While Cognitive Behavior Therapy is a text to train psychiatry practitioners, many of the techniques can be applicable to daily life. Even if you aren’t formally diagnosed with a mental health disorder, you likely face situations that evoke more negative emotions than you’d like—nervousness talking to your boss, road rage, anxiety in social situations, stress that you won’t get everything done, or fear of failure in trying something new.
This summary focuses on the key CBT interventions to change your dysfunctional automatic thoughts and behaviors. These are generally applicable for all readers, not just those aiming to practice CBT for patients.
When you feel dysphoria (negative emotion), think the cardinal question: “What was just going through my head?” Articulate the thought explicitly.
Evaluate the thought with these questions:
Patterns of cognitive distortions: These put a label to common ways that people distort reality in self-defeating ways.
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The cognitive model proposes that dysfunctional thinking is common to all psychological disturbances. In this way, mental illnesses such as depression and anxiety may be considered thinking disorders. The patient has automatic dysfunctional self-talk that influences behavior negatively; the behavior is then interpreted in a negatively biased way, leading to worse thinking. This reinforces itself into a vicious cycle.
The negative thinking extends to the core of a patient’s beliefs about herself, the world, and other people, as well as intermediate levels of attitudes, rules, and assumptions the patient holds.
It’s not just the situation itself that makes a person feel a certain way, but also how they construe it, what lens they use to view it.
Automatic thoughts can arise for all people. Think about what automatic thoughts you have and how they affect your emotion.
Think about the last time you felt an automatic negative emotion in response to a situation. What was the situation? What were you feeling?
Cognitive Behavioral Therapy (CBT) is directed toward solving current problems and modifying dysfunctional thinking and behavior. Changing the underlying belief system leads to enduring behavior change.
CBT encourages the patient to:
The cardinal question of CBT: “What was just going through my mind?”
CBT treatment has 6 characteristics.
1) CBT is Collaborative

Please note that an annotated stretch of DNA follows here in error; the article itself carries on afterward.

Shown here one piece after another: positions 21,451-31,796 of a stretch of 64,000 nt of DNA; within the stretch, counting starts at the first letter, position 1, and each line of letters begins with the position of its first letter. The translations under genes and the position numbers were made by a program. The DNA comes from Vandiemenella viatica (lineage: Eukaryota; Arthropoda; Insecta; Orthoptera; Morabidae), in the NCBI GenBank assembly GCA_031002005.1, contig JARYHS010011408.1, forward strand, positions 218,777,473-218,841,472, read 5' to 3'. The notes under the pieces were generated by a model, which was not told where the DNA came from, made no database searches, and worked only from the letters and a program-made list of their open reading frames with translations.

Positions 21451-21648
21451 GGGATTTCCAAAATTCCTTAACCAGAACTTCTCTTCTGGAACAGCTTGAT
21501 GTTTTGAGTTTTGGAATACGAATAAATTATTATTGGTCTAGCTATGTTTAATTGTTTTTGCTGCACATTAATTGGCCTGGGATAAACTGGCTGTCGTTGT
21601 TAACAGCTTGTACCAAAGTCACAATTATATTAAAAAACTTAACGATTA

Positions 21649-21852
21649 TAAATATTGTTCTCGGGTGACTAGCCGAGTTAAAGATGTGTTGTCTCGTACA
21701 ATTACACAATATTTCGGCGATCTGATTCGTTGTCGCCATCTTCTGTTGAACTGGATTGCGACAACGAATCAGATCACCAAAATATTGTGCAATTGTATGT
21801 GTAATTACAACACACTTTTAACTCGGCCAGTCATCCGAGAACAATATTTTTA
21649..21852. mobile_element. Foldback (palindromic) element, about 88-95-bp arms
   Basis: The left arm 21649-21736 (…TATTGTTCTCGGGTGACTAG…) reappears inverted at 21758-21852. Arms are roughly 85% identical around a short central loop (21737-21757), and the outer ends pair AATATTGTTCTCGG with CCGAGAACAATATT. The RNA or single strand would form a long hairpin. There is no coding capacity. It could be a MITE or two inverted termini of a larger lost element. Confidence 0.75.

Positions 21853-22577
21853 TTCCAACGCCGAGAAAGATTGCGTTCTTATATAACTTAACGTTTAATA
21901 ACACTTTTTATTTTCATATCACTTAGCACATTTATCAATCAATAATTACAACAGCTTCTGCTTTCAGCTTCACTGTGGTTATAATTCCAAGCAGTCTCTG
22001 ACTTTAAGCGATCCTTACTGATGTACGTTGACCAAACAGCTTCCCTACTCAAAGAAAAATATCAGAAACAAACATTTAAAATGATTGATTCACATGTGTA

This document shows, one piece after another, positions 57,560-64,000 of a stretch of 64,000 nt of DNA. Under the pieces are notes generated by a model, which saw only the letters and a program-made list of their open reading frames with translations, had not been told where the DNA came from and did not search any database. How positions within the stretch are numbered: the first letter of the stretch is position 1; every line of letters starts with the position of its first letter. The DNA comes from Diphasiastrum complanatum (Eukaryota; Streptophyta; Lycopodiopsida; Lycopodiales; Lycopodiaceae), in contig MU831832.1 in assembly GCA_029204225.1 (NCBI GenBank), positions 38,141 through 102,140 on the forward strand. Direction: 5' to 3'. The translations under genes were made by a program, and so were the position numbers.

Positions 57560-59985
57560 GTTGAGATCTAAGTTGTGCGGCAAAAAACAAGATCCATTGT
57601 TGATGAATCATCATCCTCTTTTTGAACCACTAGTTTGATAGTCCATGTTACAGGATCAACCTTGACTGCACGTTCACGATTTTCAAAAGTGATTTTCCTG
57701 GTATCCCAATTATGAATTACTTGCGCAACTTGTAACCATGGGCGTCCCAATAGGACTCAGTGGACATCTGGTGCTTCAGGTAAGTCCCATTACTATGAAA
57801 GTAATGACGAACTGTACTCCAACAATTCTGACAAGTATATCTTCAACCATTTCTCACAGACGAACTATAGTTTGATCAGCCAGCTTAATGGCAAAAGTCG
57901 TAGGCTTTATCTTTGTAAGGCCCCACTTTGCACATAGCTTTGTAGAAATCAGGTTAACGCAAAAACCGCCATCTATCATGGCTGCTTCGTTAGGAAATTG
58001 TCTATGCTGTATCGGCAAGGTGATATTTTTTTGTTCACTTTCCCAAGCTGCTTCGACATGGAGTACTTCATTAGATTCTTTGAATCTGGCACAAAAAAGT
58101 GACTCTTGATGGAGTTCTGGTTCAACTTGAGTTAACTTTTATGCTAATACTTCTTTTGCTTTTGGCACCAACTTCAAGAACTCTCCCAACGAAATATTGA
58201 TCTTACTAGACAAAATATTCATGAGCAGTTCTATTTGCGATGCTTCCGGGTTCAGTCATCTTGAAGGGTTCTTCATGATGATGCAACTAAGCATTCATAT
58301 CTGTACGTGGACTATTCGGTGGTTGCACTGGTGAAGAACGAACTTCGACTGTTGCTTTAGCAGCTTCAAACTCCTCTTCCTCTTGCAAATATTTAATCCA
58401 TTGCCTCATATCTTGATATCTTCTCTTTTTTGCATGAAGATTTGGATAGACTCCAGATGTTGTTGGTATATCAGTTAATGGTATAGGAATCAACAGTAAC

Each CBT session consists of a regular structure. Here we’ll go over the structure for three types of sessions:
The session structures will refer to tasks such as problem-solving, identifying beliefs, and assigning homework. We’ll cover those items in the next chapters.
The goal in the evaluation session is to start building a cognitive conceptualization of the patient. Treatment and problem-solving should NOT be done until the first therapy session.
Prepare by gathering all the notes available, including previous psychiatry work.
Invite a family member or friend to attend, but start the meeting alone with the patient and discuss when to bring the other person in on the session.
**Set the agenda and convey expectations for the...
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A key part of treating mood disorders is identifying the patient’s automatic thoughts and guiding the patient to evaluate them and overcome them. This is done by:
We’ll cover each component in a dedicated section.
The key question of identifying automatic thoughts is: “What is going through your mind right now?”
To elicit the automatic thought, try a range of techniques:
Reflect on automatic thoughts you have and how they might be improved.
Think about a time in the past day or so where you felt a negative emotion about yourself (like self-doubt, anxiety, or sadness). What was going through your mind just then?
After the first session, you can begin building a cognitive conceptualization of the patient, linking the whole pathway of
As you develop your understanding of this, share them merely as hypotheses. Avoid making the patient feel categorized or put in a box.
We’ll discuss investigating both intermediate beliefs and core beliefs.
Given the same core belief, people may have different intermediate beliefs.
How to identify intermediate beliefs:
Homework gives the patient opportunities to practice new behaviors and thinking. Patients who regularly complete homework show better progress.
Explain the rationale of homework, often in terms of improving patient affect or in proven efficacy.
Sessions should typically begin with review of homework completion, outcomes from doing homework, and appropriateness of tasks for future homework.
Set homework collaboratively. Get patient buy-in for homework assignment.
Lean toward making homework assignments easy and able to be completed than too hard. Aim for 90-100% likelihood of completion.
Make homework no-lose—even if the patient doesn’t complete homework, she’ll discover thoughts that prevent her from making progress.
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CBT is customized to the patient, and different techniques may have different efficacy between patients. Here are more techniques mentioned in the book to draw upon:
CBT is intended to be fixed in duration, teaching the patient to be her own therapist. Make this known to the patient at the beginning, to prepare for the expectation.
To help ease the transition, help the patient attribute positive changes to herself, not to the therapist or external causes.
As sessions near the end, patients should anticipate setbacks and anticipate how they will respond.